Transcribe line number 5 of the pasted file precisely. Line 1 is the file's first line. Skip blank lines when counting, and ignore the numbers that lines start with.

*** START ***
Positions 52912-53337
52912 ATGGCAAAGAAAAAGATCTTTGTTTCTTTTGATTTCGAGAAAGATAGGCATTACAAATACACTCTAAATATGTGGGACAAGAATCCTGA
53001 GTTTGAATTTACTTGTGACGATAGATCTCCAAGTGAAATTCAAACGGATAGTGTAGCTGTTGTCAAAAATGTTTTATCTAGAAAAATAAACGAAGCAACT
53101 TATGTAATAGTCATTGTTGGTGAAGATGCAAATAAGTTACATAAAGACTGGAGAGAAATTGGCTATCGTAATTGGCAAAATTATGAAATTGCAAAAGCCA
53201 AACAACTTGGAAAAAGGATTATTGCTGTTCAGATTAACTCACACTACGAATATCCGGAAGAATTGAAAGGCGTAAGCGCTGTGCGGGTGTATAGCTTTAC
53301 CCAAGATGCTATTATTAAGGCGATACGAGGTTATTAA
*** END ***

53201 AACAACTTGGAAAAAGGATTATTGCTGTTCAGATTAACTCACACTACGAATATCCGGAAGAATTGAAAGGCGTAAGCGCTGTGCGGGTGTATAGCTTTAC